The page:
This weekend my dad and Janet are moving to a place outside Tyler, about 2 hours away from us. They will be closer and we will see each other more. This part I’m looking forward to.
But I’ve also been really sad about their move lately. For the past couple years they’ve been living in a town just northwest of San Antonio called Boerne. It snugs right up to the Texas hill country, a small town with German roots. There’s a corner cafe that has a great morning glory muffin to go with your latte, and right behind the cafe is a kitchen store with every gadget you can imagine. We used to sit outside the cafe and watch the cars drive down main street, people walking their dogs and shopping. Afterwards we’d window shop and walk through the surrounding neighborhood.
My dad and Janet lived in a little cabin-like house. The dining room had a large window looking out to the surrounding blue-ish green hills, and often you’d see herds of deer cutting through the yard. I picture the live oaks covered in spanish moss with white twinkle lights wrapping their trunks, dangling from limbs.
I remember our first trip to San Antonio before we had Sayla: the botanic gardens and walking the river, exploring vegan restaurants. I remember our first trip to Boerne, when I was just a couple months pregnant with Sayla, still battling nausea: the cabin we rented at the RV park, walking to the gift shop down the road early one morning, our first trip to Bear Moon Cafe and those giant cinnamon rolls. I remember our first trip to Boerne with Sayla, when we wished half way there that we could turn around because she was such an awful passenger. And I remember Green and their amazing tofu, the best vegetarian restaurant I’ve ever been to.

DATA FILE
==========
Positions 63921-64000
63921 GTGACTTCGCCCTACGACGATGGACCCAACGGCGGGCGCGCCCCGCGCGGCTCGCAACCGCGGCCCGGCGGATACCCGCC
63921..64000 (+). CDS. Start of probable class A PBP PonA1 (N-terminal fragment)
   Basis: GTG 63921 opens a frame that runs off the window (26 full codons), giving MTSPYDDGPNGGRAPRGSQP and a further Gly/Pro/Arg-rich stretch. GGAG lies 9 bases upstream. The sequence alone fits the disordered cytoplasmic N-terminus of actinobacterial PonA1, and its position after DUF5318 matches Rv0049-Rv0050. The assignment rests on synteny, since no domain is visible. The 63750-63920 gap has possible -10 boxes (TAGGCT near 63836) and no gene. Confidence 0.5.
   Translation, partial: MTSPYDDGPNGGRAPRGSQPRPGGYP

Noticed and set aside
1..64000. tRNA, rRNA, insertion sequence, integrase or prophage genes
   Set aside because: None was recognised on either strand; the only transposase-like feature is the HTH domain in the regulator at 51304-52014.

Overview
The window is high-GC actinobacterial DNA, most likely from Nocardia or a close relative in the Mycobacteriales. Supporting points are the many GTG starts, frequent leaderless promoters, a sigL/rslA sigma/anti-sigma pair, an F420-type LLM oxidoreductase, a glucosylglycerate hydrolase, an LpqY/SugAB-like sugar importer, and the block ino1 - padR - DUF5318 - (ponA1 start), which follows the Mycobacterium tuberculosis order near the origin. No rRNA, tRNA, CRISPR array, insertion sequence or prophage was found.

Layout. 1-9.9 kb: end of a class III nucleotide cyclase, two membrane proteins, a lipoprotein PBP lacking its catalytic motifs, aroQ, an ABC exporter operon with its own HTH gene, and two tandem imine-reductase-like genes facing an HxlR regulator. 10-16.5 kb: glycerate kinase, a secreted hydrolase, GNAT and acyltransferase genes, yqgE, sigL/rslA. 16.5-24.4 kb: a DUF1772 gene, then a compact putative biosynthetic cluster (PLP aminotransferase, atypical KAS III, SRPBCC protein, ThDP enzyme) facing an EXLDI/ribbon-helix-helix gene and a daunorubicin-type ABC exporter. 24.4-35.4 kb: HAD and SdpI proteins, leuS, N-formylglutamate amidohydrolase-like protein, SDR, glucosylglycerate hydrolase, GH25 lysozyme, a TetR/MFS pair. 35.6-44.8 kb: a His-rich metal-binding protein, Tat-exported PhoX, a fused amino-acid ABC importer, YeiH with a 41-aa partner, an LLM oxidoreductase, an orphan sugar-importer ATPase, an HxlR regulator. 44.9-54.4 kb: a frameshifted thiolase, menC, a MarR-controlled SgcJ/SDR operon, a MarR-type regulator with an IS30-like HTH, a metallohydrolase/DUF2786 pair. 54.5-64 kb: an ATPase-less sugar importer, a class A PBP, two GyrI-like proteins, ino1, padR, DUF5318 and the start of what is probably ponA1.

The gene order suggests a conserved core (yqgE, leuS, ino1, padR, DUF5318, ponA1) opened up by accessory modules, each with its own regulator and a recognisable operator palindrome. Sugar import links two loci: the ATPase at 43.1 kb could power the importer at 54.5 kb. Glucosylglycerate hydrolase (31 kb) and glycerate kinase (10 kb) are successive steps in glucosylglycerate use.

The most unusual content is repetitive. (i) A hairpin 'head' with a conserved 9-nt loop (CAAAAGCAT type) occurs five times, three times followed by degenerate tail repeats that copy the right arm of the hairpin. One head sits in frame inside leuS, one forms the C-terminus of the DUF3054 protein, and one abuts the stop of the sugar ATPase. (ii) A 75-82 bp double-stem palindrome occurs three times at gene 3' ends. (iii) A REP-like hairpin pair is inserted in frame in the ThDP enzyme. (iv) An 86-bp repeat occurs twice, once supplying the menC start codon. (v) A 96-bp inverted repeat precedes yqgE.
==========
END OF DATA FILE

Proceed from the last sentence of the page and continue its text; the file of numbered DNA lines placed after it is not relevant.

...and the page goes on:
The thing is, I’ve really grown attached to our Boerne visits. And it’s more than just the good times we’ve had while vacationing there; it felt like home, like when you go back home to visit your parents and where you grew up. Since I no longer have access to my original home, mom included, I’ve leeched on to that quaint house in Boerne, to evenings looking out that big window, to trips to Nordstrom Rack so Janet can buy yet another pair of shoes, to my dad and Janet watching Sayla while we go for coffee.
Obviously, there was a big hole in my life after my mom died, after my dad sold the home I grew up in and moved away, after I lost my sense of family. But Boerne helped heal that hole, and naturally, it tugs at my heart now to be saying goodbye again, so soon. I don’t want to start over.
Not all is lost, this I know. I still have the important things, my dad and Janet, and now they will be closer. But we forge connections with more than just people, with place too, and those places brand our senses and in our memories bed down. The sounds and smells, the angles of light, the paths we walk and meals we savor. It gets us all tangled up, mushy and nostalgic.
I’m the kind of person who feels sad on Sunday night because the weekend is over, or sad when I get back home after being on vacation. But I’ve been trying to see things differently lately. To let an experience be wonderful, embrace it as such, and then let it go. To be grateful for the opportunity instead of sad it’s over. And I’m trying my best to have this mindset as I say farewell to my Boerne days. There are new memories to be made: new cafes and restaurants to explore, new windows to gaze through, and new paths to walk along.